News Publishers Unveil 'Trust Indicators,' Walled Gardens Agree To Incorporate

A group of well-known news publishers, including The Washington Post, The Globe and Mail, and The Economist, are launching a new set of transparency standards designed to help people easily determine the quality and reliability of journalism.

The standards, dubbed "Trust Indicators," were created from a team of journalists from more than 75 news organizations as part of the nonpartisan "Trust Project." The goal is to help people understand the sourcing and reliability of content they read, including news, opinion, analysis and even advertising.

“Each indicator is signaled in the article and site code, providing the first standardized technical language for platforms to learn more from news sites about the quality and expertise behind journalists’ work,” the organizers stated in a release announcing the initiative early this morning.



It added that many of the the major walled garden gateways people use to access news and other content -- Google, Facebook, Bing and Twitter -- have agreed to use the indicators. They are “investigating and piloting ideas about how best to use them to surface and display quality journalism.”

The eight core indicators are:

Best Practices: What Are Your Standards? Who funds the news outlet? What is the outlet’s mission? Plus commitments to ethics, diverse voices, accuracy, making corrections and other standards.

Author Expertise: Who Reported This? Details about the journalist who wrote the story, including expertise and other stories they have worked on.

Type of Work: What Is This? Labels to distinguish opinion, analysis and advertiser (or sponsored) content from news reports.

Citations and References: For investigative or in-depth stories, greater access to the sources behind the facts and assertions.

Methods: Also for in-depth stories, information about why reporters chose to pursue a story and how they went about the process.

Locally Sourced? Lets people know when the story has local origin or expertise.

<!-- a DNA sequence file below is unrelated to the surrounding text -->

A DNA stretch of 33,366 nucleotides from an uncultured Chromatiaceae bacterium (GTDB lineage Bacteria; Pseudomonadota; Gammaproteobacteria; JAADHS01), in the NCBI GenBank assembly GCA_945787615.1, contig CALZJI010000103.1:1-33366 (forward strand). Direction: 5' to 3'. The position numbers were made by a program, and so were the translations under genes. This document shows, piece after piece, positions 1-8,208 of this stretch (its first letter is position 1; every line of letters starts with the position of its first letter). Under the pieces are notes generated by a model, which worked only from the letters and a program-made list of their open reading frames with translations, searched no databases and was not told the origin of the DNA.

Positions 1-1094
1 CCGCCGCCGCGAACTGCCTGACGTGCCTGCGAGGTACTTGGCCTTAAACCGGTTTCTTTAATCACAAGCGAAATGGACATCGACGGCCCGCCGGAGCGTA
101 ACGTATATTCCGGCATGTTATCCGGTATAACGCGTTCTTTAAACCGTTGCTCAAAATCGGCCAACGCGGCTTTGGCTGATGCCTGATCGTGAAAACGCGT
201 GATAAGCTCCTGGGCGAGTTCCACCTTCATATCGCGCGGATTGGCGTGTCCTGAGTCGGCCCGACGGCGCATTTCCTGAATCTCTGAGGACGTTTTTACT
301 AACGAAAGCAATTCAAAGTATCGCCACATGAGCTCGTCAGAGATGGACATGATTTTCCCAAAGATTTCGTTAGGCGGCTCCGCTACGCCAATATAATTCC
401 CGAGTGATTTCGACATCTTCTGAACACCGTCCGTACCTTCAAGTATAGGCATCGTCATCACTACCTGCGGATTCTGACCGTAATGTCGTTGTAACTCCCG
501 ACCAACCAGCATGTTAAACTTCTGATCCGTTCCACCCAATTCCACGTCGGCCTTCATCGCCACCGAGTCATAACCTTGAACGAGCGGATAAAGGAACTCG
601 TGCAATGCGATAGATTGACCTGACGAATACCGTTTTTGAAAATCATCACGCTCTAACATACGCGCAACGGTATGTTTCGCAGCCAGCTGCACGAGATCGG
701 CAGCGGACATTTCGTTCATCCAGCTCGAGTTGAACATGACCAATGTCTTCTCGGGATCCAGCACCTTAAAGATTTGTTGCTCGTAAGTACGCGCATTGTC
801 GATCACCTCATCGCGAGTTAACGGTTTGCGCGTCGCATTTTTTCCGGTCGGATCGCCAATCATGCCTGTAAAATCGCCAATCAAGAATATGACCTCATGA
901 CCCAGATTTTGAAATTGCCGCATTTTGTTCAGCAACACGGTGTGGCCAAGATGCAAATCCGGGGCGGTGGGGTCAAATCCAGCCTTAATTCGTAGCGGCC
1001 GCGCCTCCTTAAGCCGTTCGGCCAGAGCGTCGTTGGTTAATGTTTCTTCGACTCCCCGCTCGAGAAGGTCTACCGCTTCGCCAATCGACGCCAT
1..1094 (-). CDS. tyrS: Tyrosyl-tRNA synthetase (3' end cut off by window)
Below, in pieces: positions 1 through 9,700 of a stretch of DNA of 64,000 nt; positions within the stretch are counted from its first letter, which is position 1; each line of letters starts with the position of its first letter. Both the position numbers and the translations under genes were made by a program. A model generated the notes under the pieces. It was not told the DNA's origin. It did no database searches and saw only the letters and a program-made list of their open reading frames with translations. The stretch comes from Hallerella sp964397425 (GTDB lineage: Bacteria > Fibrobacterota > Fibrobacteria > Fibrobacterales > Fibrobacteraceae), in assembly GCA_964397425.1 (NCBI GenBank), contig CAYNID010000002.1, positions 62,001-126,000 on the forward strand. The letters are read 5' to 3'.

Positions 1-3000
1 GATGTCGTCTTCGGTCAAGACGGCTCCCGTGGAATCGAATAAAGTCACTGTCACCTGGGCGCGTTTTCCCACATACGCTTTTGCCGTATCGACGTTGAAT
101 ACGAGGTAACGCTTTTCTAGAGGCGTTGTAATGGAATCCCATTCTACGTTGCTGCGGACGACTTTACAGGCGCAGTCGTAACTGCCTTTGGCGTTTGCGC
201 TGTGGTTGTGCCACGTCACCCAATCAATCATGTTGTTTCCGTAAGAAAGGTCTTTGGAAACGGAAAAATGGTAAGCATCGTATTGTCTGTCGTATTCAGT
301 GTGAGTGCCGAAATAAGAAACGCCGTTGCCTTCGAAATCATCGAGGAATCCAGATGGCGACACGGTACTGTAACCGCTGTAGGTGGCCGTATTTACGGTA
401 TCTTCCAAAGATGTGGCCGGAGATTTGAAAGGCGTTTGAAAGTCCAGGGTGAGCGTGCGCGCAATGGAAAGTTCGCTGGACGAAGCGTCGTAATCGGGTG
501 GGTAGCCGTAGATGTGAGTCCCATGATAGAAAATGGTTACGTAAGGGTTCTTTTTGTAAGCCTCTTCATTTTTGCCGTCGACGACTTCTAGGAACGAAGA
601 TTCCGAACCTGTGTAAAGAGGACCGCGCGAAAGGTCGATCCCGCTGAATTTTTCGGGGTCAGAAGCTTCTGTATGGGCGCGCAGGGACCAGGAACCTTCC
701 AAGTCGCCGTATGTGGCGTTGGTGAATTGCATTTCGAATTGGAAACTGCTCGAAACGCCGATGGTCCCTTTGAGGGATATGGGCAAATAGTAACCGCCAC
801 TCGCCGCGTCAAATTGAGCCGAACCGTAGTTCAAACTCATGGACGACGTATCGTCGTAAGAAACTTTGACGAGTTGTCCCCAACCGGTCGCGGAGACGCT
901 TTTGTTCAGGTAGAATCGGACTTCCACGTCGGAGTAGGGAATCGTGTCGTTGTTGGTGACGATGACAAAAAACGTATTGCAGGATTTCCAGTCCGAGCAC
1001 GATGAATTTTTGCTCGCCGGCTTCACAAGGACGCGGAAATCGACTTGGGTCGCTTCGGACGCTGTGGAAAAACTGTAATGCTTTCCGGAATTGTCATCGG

Diverse Voices: A newsroom’s efforts to bring in diverse perspectives.

Actionable Feedback: A newsroom’s efforts to engage the public’s help in setting coverage priorities, contributing to the reporting process, ensuring accuracy and other areas.
3 comments about "News Publishers Unveil 'Trust Indicators,' Walled Gardens Agree To Incorporate".
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  1. Douglas Ferguson from College of Charleston, November 16, 2017 at 9:57 a.m.

    Still waiting for the Washington Post to stop using unnamed, high-level sources. Not every leak is another Watergate. Some of them are orchestrated hit pieces from disgruntled holdover employees.

  2. Joe Mandese from MediaPost, November 16, 2017 at 10:04 a.m.

    @Douglas Ferguson: What exactly do you teach at the College of Charleston? Surely, it's not jouranlism?

  3. Michael Spikes from Center for News literacy @ Stony Brook University, November 16, 2017 at 11:37 a.m.

    These are helpful to the news consumer, but the ones that will benefit most from it are those that are already primed to look for these items. Others, like another commenter here, will just fall into the "backfire effect" of simply doubling down in their own beliefs as they recieve more information from what they see as more of a counterargument than objective truth.

    Research published from Dartmouth has shown this to be true: -- so I'm a little unsure of how effective this might be.

    Do we have some examples of these "trust indicators"? 

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